In the mountainous northwest of the country, Africa's last true monarchy, few crops grow in the dusty soil and most of the men have left for jobs in cities. While the AIDS death rate has been curbed in Swaziland, families typically have older siblings caring for younger ones and grandparents caring for children, The New York Times reported Wednesday.
"There are many orphans and widows who have difficulty surviving," said Tshepiso Mthimkhule, a Red Cross official.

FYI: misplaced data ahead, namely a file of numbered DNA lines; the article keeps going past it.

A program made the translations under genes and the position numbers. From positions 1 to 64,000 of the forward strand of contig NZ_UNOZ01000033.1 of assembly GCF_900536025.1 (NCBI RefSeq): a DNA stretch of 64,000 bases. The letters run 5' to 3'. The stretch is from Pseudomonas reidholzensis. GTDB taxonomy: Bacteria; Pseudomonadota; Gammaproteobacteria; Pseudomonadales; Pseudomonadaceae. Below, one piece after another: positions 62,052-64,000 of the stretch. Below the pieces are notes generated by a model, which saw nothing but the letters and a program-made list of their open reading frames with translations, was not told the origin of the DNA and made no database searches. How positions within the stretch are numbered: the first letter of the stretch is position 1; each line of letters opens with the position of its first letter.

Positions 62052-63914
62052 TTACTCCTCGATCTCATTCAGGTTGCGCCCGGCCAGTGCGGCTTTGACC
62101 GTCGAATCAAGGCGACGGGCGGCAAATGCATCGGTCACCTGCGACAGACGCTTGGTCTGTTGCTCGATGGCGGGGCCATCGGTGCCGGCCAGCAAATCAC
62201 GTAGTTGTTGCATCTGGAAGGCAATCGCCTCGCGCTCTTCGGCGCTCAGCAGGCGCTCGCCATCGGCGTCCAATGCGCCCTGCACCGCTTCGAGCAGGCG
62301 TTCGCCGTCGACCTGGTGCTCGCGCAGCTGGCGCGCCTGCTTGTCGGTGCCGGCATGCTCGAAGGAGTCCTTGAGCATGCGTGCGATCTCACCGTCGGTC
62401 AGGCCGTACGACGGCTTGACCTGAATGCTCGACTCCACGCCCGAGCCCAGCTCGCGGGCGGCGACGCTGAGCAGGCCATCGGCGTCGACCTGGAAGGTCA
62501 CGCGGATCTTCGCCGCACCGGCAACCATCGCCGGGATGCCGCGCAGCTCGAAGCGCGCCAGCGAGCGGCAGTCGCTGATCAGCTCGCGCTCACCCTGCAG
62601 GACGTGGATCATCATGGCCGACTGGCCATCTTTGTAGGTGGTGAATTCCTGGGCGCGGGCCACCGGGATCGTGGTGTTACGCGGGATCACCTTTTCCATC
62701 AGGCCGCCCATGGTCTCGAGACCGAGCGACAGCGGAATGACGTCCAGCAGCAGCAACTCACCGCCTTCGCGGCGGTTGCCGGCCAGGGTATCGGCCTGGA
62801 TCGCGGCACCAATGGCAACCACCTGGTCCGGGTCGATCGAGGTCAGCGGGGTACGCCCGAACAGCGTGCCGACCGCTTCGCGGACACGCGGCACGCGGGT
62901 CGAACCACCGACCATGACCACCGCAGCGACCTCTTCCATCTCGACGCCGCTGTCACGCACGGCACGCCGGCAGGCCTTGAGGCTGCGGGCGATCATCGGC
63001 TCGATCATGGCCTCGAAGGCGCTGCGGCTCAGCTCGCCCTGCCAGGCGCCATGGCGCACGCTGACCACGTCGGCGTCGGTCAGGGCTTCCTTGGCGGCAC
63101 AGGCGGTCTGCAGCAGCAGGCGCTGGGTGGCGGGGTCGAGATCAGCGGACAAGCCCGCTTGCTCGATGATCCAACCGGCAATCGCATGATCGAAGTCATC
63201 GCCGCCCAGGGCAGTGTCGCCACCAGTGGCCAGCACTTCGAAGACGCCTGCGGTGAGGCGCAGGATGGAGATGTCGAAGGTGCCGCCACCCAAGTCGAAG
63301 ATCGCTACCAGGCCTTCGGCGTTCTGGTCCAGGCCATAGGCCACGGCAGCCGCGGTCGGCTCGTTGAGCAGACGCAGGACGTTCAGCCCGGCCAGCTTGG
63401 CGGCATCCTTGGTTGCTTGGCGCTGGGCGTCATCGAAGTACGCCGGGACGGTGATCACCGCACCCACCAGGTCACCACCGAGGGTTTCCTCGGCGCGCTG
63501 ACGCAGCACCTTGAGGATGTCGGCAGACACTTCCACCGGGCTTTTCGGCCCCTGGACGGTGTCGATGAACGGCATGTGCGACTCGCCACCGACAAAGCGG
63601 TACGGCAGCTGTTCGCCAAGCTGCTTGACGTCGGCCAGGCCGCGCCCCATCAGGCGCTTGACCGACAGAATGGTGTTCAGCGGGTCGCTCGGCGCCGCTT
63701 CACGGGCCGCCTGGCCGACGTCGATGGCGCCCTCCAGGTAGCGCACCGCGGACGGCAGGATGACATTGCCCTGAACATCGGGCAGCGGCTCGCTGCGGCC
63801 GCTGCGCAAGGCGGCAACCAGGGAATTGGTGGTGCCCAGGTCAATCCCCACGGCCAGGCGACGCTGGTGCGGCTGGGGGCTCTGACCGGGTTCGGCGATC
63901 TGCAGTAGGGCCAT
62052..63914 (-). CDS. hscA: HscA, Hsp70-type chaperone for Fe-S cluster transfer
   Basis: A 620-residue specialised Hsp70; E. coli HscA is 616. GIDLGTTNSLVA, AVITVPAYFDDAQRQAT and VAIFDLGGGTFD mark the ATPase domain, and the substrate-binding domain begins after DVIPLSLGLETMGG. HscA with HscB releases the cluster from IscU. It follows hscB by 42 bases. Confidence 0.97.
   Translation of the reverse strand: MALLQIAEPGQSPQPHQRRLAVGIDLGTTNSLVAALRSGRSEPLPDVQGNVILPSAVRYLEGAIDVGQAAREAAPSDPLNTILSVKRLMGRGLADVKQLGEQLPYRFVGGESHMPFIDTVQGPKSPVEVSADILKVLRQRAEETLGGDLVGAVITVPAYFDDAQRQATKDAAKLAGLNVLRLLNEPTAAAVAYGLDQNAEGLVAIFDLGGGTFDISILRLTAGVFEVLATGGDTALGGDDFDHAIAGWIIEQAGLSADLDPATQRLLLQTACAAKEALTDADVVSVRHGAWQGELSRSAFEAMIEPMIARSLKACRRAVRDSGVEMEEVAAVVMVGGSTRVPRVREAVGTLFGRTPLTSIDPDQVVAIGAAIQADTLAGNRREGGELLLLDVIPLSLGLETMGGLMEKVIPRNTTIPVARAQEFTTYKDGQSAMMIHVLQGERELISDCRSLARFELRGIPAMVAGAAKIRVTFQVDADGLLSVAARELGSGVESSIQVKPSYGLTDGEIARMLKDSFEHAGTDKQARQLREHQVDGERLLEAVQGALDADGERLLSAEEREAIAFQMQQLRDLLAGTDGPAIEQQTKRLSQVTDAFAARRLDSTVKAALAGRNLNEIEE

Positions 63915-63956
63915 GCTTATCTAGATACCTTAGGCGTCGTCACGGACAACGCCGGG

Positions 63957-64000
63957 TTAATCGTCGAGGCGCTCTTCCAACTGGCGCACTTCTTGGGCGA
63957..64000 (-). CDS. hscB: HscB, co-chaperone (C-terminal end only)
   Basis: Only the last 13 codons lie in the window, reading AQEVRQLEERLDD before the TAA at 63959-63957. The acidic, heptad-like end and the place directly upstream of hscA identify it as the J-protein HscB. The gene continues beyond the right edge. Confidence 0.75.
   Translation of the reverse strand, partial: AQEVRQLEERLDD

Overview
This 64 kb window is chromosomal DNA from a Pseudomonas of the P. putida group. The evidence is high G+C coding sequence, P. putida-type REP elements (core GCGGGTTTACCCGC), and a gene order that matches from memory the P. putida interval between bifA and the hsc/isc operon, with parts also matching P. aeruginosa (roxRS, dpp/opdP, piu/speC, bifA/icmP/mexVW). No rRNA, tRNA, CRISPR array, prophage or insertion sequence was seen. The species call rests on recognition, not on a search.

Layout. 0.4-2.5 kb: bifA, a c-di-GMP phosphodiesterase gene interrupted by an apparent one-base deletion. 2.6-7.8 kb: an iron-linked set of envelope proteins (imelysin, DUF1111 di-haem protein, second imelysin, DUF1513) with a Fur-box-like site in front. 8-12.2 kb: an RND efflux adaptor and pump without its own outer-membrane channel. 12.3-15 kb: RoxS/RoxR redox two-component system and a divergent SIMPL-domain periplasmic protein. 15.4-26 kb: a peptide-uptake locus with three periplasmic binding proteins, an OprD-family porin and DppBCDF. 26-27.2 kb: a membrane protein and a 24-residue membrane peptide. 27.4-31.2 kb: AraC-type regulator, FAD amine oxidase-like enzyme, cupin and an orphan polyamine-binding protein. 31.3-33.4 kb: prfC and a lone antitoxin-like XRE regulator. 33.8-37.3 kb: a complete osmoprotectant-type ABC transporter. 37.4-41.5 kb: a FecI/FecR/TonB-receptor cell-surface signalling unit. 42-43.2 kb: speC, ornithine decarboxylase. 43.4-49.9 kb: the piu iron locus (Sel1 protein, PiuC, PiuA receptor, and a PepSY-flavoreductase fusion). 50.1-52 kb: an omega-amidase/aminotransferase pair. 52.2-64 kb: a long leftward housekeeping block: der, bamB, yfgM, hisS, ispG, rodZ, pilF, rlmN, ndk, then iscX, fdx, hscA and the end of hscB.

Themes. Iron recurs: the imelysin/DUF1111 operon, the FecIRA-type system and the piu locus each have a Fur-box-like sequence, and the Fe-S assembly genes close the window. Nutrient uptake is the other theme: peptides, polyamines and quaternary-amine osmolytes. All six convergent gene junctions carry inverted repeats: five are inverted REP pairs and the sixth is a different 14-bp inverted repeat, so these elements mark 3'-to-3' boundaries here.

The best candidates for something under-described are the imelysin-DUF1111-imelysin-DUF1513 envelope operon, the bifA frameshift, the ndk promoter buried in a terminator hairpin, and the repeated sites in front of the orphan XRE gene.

The rollout of an easy-to-grow crop with a strong market has been beneficial. South Africa has experienced rising demand for marijuana, and Swaziland has more acreage under marijuana cultivation than India, a country 180 times its size, United Nations statistics say.
"I put the seeds in the ground, watered them and they grew. I was able to feed my children," said Sibongile Knosi, 70, of her first crop.
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